Essential information: If you are new to road cycling, it might be a good idea to check out one of the local triathlon or cycling clubs as they will offer beginner friendly rides. They are a great way to discover new routes, meet like-minded people and of course, to find out where all of the best coffee and cake stops are.
7. Hit the water and go exploring by kayak
Whether you’re fan of the white water or prefer sea-bound adventures, you have it all in Dublin.
Located right on the sea, we have endless opportunities for exploration by kayak. From Howth, you can amble around the headland or even go further afield and circumnavigate one of the nearby islands. On the southside, Greystones, Bray, Dalkey and Dun Laoghaire all offer launching pads from which you can explore the stunning coastline.
Further inland, The River Liffey which runs from Kildare all the way into the city centre is really popular amongst paddlers who don’t mind negotiating the odd weir or two. Each year this section of the river up to Island Bridge just outside the city centre hosts one of the most challenging marathon kayaking races in Europe – The Liffey Descent.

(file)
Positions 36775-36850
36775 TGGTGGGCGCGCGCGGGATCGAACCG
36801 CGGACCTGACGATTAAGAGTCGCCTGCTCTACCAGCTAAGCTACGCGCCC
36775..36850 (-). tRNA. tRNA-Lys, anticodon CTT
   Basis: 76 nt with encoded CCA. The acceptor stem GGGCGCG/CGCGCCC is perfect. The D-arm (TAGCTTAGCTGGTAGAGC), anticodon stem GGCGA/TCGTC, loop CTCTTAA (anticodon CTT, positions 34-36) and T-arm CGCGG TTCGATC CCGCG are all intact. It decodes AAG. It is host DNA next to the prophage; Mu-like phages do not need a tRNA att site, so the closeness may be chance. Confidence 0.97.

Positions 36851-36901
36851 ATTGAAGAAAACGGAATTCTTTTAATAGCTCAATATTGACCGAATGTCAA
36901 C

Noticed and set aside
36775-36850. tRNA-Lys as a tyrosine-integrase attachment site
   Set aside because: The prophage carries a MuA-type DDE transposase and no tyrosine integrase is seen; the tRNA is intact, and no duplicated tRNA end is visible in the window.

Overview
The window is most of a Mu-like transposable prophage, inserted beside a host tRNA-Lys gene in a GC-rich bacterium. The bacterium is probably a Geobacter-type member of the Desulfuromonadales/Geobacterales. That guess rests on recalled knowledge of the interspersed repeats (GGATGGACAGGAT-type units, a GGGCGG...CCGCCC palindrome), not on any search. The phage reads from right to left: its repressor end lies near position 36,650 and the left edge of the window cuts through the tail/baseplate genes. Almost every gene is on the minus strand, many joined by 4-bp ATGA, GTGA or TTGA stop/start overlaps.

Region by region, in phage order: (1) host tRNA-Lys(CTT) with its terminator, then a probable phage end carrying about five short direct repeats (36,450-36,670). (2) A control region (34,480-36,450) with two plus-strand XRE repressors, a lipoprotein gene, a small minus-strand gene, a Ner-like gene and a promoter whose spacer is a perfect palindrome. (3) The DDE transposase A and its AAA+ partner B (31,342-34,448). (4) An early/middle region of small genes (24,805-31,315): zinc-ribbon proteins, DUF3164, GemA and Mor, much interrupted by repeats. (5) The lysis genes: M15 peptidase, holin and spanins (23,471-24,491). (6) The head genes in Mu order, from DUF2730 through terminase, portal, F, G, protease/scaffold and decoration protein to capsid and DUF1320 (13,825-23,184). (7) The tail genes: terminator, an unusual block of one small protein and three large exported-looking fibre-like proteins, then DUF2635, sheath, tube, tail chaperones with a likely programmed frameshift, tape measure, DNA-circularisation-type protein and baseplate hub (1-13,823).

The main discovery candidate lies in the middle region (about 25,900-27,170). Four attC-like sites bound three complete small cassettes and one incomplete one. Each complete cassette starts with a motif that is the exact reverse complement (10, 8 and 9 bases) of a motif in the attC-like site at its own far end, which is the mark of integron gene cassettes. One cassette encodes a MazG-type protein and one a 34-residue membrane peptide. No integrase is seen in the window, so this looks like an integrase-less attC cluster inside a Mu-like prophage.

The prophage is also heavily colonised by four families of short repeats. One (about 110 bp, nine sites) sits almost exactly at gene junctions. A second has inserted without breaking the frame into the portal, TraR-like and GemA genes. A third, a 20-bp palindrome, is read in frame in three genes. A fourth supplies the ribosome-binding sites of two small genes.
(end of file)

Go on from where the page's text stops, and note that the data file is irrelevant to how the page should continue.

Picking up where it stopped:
Elsewhere, kayaking enthusiasts can opt to take on quieter sections of the river, avoiding the weirs, or take a jaunt along the Grand Canal, which offers a whopping 131km of calm waters waiting to be explored. Outdoors Extreme offers total beginners the opportunity to try their hand at kayaking offering hour-long sessions in the city centre for just €15.
Essential information: Novice kayakers are advised to join one of the tour providers or clubs if they are hoping to head on a Liffey adventure – those weirs are very tricky to navigate and require a lot of experience. Kayaking.ie offers guided river and sea kayaking trips.
8. Take the plunge
There is nothing more exhilarating than plunging into the chilly waters of the Irish Sea. If you don’t believe me, you have to try it for yourself and I promise you will be joining the crowds of people that gather at Dublin’s swimming spots on a daily basis, come rain, hail or shine.
The Forty Foot is, without a doubt, the most famous swimming spot in Dublin, you will find bathers here throughout the day. Smaller groups gather across the county in Salthill, Killiney, Portmarnock, Skerries and Malahide.
Essential information: If you are hoping to become a hardy year-round swimmer, it is a good idea to start out in summer, easing your way through autumn, and in to winter. Hopping into the water for the first time in mid-winter can be a bit of a shock to the system.